‘Tis the season. Spring- some of you may exclaim. Summer, say the lucky few. You’re all wrong though. If you work in academia, the answer is obvious- Graduation Season! The farewell hugs, the “lasts” for everything and the inevitable ceremony of graduation itself. So it commences.
What exactly is graduation? It’s a ceremony celebrating a degree conferred. Or in more poetic words: “You have brains in your head. You have feet in your shoes. You can steer yourself in any direction you choose. You’re on your own. And you know what you know. You are the guy who’ll decide where to go.” – Dr. Seuss
At my job, I am “strongly encouraged” (which everybody understands means required) to attend commencement services as well as senior exit interviews in my department. Every year I start off very blasé and cynical about the whole affair, and every year I experience something that moves me to my core. There is a beauty to graduating and it touches me every time.
I had always taken education for granted. Both of my parents have their PHD’s, my grandparents had higher education and one of my grandmothers (a woman born in the 1920s) had a Master’s degree in literature. I grew up surrounded by all of their books, and knew that not only would I get a college degree; I would also be pursuing a terminal degree in my field. This was an obvious path and I couldn’t imagine any other way- this was what I would do.
I’m lucky enough that every graduation season I experience something that allows me to check my privilege and recognize it for what it is. This year, it was a graduating senior. In her exit interview, she told us all about her struggles to get through school, her battle with mental health and the similar issues of her sister who didn’t finish college. Her family went through a lot to send her to this institution, and as a result, she would be the first one in her family to earn a college degree. She was tearing up while talking about her journey, but she was also beaming with pride. All of us in the room felt her joy. Her growth in the past four years was astounding and her story extraordinary.
Afterwards, I attended a graduation-eve ceremony held at our college, in which faculty and graduating seniors are recognized. Each of them hold a candle, and the college’s president lights faculty candles from “the torch of knowledge”. The faculty in turn light the candles of the students, who then, in turn, light the candles of the gathered friends and family. In the flickering candlelight, with a warm glow on smiling faces, it’s easy to reflect on the past and all of its accomplishments. Time slows down, the fire twinkles, and we celebrate ourselves and each other. After another bout of congratulations, the candles are extinguished, and the ceremony peacefully commences.
After graduation, however, many of us seem to lose the pomp and circumstance. The robes, the caps, the processional are very formal, but they go a long way in marking what is a special occasion. We see similar protocol with wedding ceremonies, special attire, processional, recessional- again signifying the notable nature of the day. Aside from weddings and graduations, however, we don’t take time to celebrate ourselves and our accomplishments. We might go for a drink now and then, when we get a raise or promotion at work, but we rarely do something monumental to mark the occasion.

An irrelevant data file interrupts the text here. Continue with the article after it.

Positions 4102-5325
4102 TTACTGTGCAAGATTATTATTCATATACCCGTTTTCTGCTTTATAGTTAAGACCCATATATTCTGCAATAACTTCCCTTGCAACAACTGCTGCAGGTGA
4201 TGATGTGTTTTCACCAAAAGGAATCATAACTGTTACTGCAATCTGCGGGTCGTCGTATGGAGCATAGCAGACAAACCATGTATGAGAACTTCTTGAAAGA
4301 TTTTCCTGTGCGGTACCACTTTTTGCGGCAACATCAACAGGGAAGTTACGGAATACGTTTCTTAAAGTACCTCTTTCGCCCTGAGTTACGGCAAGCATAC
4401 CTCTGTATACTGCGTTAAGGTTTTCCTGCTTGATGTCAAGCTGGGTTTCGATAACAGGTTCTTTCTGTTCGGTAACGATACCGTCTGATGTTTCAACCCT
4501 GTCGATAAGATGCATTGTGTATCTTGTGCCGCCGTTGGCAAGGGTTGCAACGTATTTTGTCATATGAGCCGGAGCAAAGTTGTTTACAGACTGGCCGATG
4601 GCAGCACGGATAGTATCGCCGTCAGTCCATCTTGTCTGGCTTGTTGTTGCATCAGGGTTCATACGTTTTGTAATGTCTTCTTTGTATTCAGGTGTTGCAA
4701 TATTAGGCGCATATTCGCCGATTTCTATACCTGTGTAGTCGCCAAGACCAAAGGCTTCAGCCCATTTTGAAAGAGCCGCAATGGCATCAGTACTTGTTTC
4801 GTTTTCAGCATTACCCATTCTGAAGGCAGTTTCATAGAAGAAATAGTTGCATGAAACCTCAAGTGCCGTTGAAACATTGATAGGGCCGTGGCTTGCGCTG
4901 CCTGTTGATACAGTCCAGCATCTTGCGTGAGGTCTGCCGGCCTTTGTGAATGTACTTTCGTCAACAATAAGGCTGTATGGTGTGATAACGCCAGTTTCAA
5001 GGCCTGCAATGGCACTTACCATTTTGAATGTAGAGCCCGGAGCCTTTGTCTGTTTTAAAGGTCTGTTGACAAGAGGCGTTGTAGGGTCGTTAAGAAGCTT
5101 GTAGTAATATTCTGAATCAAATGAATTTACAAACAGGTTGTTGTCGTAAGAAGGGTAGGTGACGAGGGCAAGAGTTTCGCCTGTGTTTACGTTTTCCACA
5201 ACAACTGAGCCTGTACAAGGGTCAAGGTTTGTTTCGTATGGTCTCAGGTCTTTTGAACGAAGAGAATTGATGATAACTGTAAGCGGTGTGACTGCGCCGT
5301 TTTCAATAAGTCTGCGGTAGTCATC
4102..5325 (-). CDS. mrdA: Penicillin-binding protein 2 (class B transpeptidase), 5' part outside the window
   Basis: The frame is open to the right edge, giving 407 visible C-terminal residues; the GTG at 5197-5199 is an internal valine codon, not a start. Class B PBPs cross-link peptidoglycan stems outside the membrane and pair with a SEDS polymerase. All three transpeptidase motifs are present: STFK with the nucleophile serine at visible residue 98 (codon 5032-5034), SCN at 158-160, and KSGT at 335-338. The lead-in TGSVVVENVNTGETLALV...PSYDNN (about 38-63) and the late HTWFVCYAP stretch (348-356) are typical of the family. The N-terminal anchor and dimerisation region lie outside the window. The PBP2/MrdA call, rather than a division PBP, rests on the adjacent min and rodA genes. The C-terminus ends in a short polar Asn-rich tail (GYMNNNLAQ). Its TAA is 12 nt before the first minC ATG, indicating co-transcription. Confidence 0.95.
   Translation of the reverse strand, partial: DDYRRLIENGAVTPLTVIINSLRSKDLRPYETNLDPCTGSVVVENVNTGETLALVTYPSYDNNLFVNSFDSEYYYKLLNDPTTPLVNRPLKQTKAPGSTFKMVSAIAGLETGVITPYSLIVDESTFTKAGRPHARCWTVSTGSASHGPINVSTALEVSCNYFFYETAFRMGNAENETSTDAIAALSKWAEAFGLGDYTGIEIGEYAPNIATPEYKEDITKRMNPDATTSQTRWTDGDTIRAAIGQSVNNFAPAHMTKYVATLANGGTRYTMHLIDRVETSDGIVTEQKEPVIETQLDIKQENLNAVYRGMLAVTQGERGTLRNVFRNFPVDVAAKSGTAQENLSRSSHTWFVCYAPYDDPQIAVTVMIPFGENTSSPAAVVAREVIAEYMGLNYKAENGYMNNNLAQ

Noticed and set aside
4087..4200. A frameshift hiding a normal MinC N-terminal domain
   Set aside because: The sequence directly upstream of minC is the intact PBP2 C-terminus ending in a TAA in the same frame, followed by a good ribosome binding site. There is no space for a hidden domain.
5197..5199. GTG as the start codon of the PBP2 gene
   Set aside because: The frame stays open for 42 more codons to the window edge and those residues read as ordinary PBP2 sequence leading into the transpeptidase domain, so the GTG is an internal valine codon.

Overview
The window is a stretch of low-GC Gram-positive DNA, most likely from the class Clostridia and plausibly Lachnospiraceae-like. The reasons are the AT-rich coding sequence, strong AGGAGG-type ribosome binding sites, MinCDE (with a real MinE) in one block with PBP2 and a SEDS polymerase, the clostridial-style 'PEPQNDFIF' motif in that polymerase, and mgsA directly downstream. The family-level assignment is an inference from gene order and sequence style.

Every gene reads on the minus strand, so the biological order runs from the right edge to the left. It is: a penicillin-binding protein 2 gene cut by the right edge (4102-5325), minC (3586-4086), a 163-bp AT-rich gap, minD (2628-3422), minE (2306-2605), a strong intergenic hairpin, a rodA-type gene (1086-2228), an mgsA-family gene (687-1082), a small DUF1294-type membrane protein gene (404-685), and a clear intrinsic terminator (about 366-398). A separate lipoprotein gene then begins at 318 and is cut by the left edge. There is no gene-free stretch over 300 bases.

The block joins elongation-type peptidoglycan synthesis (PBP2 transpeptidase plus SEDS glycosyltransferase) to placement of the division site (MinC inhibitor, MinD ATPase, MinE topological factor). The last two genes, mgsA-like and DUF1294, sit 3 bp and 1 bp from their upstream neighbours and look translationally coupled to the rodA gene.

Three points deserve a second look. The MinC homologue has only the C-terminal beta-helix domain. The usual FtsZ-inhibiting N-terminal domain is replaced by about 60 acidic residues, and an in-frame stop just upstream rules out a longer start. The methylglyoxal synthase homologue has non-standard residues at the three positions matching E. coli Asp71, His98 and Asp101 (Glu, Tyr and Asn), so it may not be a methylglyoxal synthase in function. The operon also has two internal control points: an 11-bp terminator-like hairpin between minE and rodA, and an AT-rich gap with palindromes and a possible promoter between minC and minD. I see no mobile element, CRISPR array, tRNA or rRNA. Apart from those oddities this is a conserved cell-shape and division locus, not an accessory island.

Therefore, I recommend a yearly “graduation ceremony”, at a time that works for you. It provides a chance to review and celebrate your accomplishments, as well as ask that very important graduation question- “Where do we go from here?”
You’ll need a few things. The first one is a fantastic commencement address. I love the one by Jim Carrey, from the 2014 MUM Graduation. In this speech, he talks about the value and courage of pursuing what you want. His father was a very funny man, but never pursued comedy, feeling he had to make “the practical choice”. Nevertheless, he got laid off his job. This made a young Jim realize, that not only can you fail at what you want, you can fail at what you don’t want. And wouldn’t you rather do the former? This speech is a game changer and was a major influence on Mr. SS and myself. I’ve also heard great things about the Steve Jobs speech, which I will be listening to this year.
You will also need an awareness of your accomplishments. What is it that you’ve done? What have you learned or mastered? It doesn’t have to be all academic. How are you better than you have been. Write some things down and pick your favorite. Have a partner or friend help. Then create your diploma, whether it’s a sticker you put on your mirror, or a desktop wallpaper to remind you how awesome you are. It may sound silly but it’s important to have a lasting reminder of this “graduation”.
Lastly, you’ll need some great tunes (yes, I know these don’t actually happen at graduation. Feel free to play the commencement march or The Star Spangled Banner). And then watch your speech, play your song of choice, and accept “the diploma” you’ve worked so hard for. Reflect on where you are now and how you have changed. Move forward into the future.
You may now flip you tassel.